Indian Street Food Cooking Course at Jenius Social
Interested in cooking an Indian feast in under two hours? Jenius Social, a cookery school in Holloway, has got just the class for you.
I’m a lazy cook. When I come home from work (read: move from couch to kitchen), I’ve got my signature cod, steamed broccoli and halloumi ready to whip up in fifteen. It’s wholesome, healthy, minimal clean up, and most importantly, quick.
Luckily I’ve gotten myself into a flatmateship where Sally does the majority of the cooking. As you can imagine I’m quite keen to seal the deal on this whole civil partnership thang, but the evidence points towards that (definitely) not happening… Plus, I think she’s getting pretty sick and tired of me ditching the carbs and sugar every few months in favour of restoring my gut. So this means I’m now cooking. And meal prepping (blurgh). And while Pinterest is great for inspiration, I’m the type of person that springs into action once I see how something is successfully (and efficiently) accomplished. So with my ex flatmate (Master of One Pot Noodles Victoria) in tow, we made our way to Jenius Social.
When we arrived for our Indian Street Food course, I immediately noticed piles and platters of fresh vegetables. There was work ahead. No way were we going to get a biryani in the oven, a curry sizzling in the pot and fried snack food done in time. I mean it’s Indian food! Ya know, a cuisine that’s got to marinate and soak up flavour?
I just kind of stood there at the kitchen island, frozen as everyone around me picked up their knives and began chopping or muddling spices. The kitchen was just like any old kitchen you’d find in someone’s home. There was no rustic long table with portable burners. No hipster aprons. One stove. Four burners. No cleaners to remove and replenish. Zero fancy equipment. Just Andrew. And six of us. It was set up just like my family home in Chicago, which made the idea of re-creating these recipes at home that much more tangible.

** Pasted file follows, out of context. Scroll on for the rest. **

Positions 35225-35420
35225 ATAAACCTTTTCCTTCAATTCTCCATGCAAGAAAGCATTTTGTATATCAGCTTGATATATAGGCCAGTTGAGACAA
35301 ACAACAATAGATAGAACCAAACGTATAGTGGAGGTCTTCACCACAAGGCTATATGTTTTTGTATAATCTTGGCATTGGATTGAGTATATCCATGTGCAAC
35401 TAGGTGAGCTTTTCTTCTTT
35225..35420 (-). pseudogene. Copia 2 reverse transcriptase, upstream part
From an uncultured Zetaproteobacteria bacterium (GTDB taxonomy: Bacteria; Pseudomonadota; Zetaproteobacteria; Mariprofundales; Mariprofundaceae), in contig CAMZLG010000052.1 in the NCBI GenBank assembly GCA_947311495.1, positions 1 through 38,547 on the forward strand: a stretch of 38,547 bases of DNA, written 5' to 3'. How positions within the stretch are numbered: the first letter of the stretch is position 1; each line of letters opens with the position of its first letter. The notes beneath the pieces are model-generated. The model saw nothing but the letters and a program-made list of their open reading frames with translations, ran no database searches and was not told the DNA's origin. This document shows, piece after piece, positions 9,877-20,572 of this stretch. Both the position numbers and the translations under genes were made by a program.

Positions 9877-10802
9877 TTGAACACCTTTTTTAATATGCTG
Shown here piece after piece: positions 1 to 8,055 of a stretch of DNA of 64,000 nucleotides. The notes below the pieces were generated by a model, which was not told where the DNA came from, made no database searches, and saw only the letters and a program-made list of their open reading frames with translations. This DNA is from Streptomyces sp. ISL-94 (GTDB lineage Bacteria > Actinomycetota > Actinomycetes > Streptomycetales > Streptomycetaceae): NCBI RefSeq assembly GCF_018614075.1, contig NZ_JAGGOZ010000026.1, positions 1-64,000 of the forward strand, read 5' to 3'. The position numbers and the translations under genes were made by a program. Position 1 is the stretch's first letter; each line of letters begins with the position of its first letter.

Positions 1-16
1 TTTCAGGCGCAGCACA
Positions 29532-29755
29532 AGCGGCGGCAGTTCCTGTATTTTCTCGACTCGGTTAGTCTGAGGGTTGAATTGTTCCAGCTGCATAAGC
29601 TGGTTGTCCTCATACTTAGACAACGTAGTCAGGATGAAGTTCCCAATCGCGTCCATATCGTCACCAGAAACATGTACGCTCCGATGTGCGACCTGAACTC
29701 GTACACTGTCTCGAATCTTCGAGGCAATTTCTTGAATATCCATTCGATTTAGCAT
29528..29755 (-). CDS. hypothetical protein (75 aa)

It was then I got busy chopping, listening and laughing at Head Chef Andrew’s directions and explanations. One of the original graduates of Jamie Oliver’s Fifteen restaurant, there isn’t a thing he wasn’t able to answer. With ease he juggled roasting spices sans a timer, demonstrated knife techniques, explained the science behind hob heat, and perfected the way we chopped herbs so as to retain optimal flavour. He’s like a cartoon character, bouncing off the walls with passion for his practice, eager to teach us through demonstration and past fails in order to create a realistic picture in our minds.
The menu itself is a mix of street food (hello vegetable pakoras and onion & fennel bhajis) and traditional dishes like biryani with mint raita and mogul chicken curry. The biryani took on more of a Western tune as Andrew picked whatever vegetables from the store he fancied. Aubergines, broccoli, red peppers and courgettes all made their way into this signature rice dish. Time just flew and before I knew it, we’d popped the tray into the oven and were already on to frying the Indian snacks.
Within an hour and forty-five minutes we’d removed our aprons and were sipping on a glass of vino ready to tuck in. The pakoras and bhaji were standout dishes with the biryani a close second. It was so untraditional in taste given the vegetables used, but I welcomed the lighter flavours. The curry could have used a good overnight to marinate, but I suppose that’s the beauty of leftovers.
We left completely stuffed. In terms of practicality and quality of knowledge imparted on customers, Jenius Social stands out among other cookery schools. But if you’d like something a bit more hands on, I’d venture towards their other courses like Pasta Pronto and Classic French Desserts as Andrew handled the majority of the stove, oven and fryer equipment in Indian Street Food. In those courses there’s a bit more assembly required, and possibly the best pasta you’ll have in your life (according to Sheepa).
Oftentimes I think is £75 worth it for a cooking class? I hem and haw over justifying the cost but then seem to have no problem forking out £50+ for dinner at a London restaurant. What? Dinner was only supposed to be £20… how did that happen? So yes, £75 for practically unlimited tea and coffee, knowledgeable teachers, great company, wine and a delicious feast is a pretty good bargain.
Back to the kitchen I go now. It’s Curry Week and I’ve already whipped up a lamb keema. And guess what? It was farking easy. This whole cooking thing may not be so bad after all…
*Victoria and I were guests of Jenius Social. All opinions and thoughts are entirely my own. If you’d like to find out more, visit their website: Jenius Social.